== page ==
Expecting another baby makes me think a lot about what I will do differently than what I did with Luke. Over the next several months I will recap mistakes, misunderstandings, and bad advice that will hopefully impact the first weeks with a newborn in a positive way.
Luke, while a wonderful little boy, was a high needs infant. The night he was born he cried all night with the pattern lasting a whole year. As a new mom, breaks were few and far between with Luke's constant need to nurse and be held. While his highs-needs temperament was, I believe, largely inborn, taking some extreme advice to avoid being a "bad mommy" didn't help. Below is my first installment of "Bad Mommy Myths," strictly my opinion, and definitely learned the hard way.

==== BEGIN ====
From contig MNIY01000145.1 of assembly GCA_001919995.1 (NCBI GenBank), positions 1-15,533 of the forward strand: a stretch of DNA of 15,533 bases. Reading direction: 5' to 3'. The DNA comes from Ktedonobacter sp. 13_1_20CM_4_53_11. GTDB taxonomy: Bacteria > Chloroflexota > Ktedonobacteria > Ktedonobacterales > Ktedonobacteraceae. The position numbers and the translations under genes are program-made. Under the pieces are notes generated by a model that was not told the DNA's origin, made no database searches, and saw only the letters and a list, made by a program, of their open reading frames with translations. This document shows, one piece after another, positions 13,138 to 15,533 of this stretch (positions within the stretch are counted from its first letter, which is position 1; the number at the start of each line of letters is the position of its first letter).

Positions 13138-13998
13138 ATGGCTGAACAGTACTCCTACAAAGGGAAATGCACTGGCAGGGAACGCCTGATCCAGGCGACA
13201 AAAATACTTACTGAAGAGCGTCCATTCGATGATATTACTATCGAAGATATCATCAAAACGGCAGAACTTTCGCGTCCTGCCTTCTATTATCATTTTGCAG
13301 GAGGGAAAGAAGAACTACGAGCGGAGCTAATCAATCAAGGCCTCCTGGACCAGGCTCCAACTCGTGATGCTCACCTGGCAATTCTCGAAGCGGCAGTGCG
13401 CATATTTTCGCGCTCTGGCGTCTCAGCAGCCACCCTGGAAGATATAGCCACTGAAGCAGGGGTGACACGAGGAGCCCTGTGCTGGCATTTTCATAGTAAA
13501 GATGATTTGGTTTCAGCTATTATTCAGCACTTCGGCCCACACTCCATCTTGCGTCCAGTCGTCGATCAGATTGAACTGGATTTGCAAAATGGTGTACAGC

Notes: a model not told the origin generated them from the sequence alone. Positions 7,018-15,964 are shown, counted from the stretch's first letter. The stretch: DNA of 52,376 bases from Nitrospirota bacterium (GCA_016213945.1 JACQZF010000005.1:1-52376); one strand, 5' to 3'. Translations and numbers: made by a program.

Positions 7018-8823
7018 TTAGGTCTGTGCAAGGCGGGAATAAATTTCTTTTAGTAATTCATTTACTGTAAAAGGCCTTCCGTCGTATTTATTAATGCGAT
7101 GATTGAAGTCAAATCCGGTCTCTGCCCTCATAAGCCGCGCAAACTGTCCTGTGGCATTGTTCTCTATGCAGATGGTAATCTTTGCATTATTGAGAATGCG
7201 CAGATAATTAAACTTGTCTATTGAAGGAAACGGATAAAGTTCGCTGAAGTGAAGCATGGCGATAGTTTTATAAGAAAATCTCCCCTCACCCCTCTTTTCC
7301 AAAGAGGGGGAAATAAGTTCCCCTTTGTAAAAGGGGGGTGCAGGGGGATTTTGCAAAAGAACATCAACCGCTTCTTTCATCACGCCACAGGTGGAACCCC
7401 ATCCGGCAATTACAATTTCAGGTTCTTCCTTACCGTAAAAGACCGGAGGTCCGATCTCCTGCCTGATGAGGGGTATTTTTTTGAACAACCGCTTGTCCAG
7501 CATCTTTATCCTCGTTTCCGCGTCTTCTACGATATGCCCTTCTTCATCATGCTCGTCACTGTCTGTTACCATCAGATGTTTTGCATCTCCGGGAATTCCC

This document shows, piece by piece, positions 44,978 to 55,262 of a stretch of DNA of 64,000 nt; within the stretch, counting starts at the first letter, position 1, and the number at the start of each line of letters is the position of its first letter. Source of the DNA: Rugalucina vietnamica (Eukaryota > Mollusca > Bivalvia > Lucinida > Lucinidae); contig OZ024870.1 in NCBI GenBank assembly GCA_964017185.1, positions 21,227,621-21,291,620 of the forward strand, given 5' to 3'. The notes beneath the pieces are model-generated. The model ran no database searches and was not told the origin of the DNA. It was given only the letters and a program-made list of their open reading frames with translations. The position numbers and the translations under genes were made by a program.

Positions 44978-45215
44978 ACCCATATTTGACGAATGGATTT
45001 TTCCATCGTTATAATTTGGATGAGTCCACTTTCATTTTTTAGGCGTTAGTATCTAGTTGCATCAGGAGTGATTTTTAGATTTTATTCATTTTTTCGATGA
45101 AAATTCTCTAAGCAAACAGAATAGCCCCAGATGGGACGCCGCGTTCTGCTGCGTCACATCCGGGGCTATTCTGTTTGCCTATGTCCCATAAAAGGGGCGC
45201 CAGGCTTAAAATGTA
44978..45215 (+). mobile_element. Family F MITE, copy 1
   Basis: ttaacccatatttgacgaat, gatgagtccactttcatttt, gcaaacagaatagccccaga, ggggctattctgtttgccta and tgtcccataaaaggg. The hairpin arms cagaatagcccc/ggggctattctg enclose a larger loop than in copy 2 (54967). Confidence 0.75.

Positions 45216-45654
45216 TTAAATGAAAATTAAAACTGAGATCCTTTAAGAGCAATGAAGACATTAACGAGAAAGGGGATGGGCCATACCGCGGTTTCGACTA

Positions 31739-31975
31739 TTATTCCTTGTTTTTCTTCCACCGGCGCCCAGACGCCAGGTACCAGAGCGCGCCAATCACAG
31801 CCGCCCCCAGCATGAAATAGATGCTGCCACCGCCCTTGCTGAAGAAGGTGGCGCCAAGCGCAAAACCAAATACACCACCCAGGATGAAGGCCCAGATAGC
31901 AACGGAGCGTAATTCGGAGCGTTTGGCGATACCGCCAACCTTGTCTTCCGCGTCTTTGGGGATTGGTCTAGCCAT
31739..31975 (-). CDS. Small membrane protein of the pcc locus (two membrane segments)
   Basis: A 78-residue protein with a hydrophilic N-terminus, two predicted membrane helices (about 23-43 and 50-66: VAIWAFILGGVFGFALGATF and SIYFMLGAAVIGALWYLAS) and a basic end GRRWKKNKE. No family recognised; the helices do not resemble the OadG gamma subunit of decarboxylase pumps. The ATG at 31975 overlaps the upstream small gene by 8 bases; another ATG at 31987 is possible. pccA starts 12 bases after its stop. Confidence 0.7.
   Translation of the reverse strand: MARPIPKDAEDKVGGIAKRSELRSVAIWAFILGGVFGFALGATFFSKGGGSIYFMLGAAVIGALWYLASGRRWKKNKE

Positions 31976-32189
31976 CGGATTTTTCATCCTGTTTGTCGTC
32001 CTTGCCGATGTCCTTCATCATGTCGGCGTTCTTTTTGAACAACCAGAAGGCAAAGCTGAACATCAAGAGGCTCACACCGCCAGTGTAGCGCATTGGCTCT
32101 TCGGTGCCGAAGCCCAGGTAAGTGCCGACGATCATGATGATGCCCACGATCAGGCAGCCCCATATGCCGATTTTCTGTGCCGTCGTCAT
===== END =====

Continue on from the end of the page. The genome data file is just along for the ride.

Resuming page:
Bad Mommy Myth #1: Nuks
A few very popular baby experts, along with some advocacy groups (which shall remain nameless) claim that using a pacifier is a "lazy" way to console a baby, since the crying baby wants you, and the pacifier is a distant replacement. Also, these experts claim that using a pacifier will spell breastfeeding failure.
I took this advice seriously, firmly believing that using a nuk would make me a bad mother and make it impossible to nurse. I've since realized that many wonderful mothers use nuks and find them a life-saver. Who knows if a nuk would have helped Luke during those fussy days, but it would have been worth a shot.
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